An Ecomponent connects to a Ycomponent of type 2. Use Rule 3 to determine the label of the common line.  An Lcomponent connects to a Ycomponent of type 2. Then by use of Rule 4 determine the type of the label of the common line. • step 6: Propagate all labels that were intro
duced in step 5 of the algorithm, according to the rules and the catalogue. For any line which cannot be consistently labelled during this step, call step 10. If the conflict remains, stop the algorithm and report that the drawing is not labellable. • step 7: By now, all lines shared by two components must be already labelled, except the following case: An Ecomponent is connected with the rest of the graph by means of Lcomponents. Then follow this procedure: give an arbitrary label from the set { + ,  } to one of the lines of the Ecomponent (say, this
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is the line a). Thus the whole Ecomponent is uniquely labelled. Propagate the newly introduced labels as far as they can go. If at any stage a contradiction (that cannot be resolved by calling step 10) occurs, then label a with the alternative label. Propagate all labels as far as they can go. Note that this backtracking will not give rise to an exponential algorithm. • step 8: Label the lines of the Ycomponents that are not shared with another component and which are not determined by already existing arrows, by arbitrarily giving to the whole set of lines the label '  ' • step 9: The final step of the algorithm concerns the labelling of the internal lines of an Lcomponent. In this case, the label '  ' can be arbitrarily assigned to the lines of the component, if their multilabel is {  , 4 } . If on the other hand, their multilabel is { + , ~ } , then the label ' + ' is assigned to all lines. • step 10 (insertion of phantom points): This step possibly solves conflicts in the labelling of a line by inserting phantom points:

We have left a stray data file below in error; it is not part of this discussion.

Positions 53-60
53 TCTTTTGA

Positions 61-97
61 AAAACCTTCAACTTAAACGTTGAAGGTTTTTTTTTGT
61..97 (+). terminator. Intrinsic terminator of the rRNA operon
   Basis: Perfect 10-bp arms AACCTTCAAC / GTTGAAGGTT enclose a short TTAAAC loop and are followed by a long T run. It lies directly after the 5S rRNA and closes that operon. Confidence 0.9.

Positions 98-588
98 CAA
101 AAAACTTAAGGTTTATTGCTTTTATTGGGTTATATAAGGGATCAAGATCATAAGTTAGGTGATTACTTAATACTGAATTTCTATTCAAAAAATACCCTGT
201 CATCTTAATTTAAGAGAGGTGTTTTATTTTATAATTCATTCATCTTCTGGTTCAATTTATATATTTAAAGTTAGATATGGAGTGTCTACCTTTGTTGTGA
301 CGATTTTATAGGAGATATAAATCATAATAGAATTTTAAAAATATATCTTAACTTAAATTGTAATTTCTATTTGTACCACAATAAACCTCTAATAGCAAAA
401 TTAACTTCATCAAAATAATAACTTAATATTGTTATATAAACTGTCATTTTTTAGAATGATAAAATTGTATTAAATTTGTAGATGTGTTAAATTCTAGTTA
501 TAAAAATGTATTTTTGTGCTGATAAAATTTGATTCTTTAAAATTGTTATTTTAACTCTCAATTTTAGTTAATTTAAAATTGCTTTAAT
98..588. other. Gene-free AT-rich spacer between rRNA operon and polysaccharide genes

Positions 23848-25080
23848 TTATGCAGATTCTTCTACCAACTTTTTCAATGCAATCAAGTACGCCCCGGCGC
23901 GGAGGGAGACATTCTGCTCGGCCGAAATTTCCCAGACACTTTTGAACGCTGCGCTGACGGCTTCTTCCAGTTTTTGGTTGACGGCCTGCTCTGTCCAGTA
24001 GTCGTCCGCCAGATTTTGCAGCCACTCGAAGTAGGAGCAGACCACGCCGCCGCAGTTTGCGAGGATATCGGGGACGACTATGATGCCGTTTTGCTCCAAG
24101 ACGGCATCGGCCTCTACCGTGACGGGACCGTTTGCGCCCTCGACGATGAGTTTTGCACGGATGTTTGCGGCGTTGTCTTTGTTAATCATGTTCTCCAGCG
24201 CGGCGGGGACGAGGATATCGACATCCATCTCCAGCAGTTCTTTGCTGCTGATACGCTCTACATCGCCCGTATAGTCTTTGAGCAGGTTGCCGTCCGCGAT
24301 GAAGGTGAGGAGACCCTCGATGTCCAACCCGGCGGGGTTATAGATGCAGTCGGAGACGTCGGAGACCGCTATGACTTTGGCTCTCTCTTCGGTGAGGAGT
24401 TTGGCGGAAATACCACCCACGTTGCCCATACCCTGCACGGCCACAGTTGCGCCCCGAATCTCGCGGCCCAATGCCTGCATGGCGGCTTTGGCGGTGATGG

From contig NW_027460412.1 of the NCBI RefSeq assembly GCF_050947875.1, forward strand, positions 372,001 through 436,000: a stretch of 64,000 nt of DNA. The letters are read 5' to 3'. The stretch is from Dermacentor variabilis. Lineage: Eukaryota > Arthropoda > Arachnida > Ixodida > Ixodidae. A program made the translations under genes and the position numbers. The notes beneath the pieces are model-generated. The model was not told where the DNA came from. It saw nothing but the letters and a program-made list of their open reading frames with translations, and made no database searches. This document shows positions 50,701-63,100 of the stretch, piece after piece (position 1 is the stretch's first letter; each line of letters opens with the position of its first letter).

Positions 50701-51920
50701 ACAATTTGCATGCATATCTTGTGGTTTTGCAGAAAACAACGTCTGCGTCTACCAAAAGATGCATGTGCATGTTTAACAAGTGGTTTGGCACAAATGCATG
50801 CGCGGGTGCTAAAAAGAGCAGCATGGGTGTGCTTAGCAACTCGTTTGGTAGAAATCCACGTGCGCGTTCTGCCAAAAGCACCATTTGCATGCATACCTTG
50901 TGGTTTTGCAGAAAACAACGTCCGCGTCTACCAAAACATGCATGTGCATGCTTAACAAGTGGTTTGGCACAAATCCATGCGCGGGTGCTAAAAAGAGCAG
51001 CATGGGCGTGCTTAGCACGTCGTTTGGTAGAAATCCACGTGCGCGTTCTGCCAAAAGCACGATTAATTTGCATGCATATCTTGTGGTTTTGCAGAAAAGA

If the line under consideration is curved and the conflicting labels are the ones met in labelling phantom junctions (i.e. a ' + ' and a ' ~ ' ) , then insert a phantom point in the line and return to the calling step. The labels are not conflicting anymore. Otherwise, return to the calling step and report the conflict.
3.2 Heuristics as a Practical SpeedUp
To improve the performance of the algorithm (not asymptotically), we will now present some heuristics that have to do with geometric characteristics of the lines of the drawing. These heuristics can be applied during a preprocessing stage on the image graph, whenever the geometric properties required by each heuristic can be derived from the image data. The heuristics act as a filter to many nonrealizable interpretations. However, the algorithm can be implemented without any use of the heuristics. • Heuristic 1: If a curved line is not part of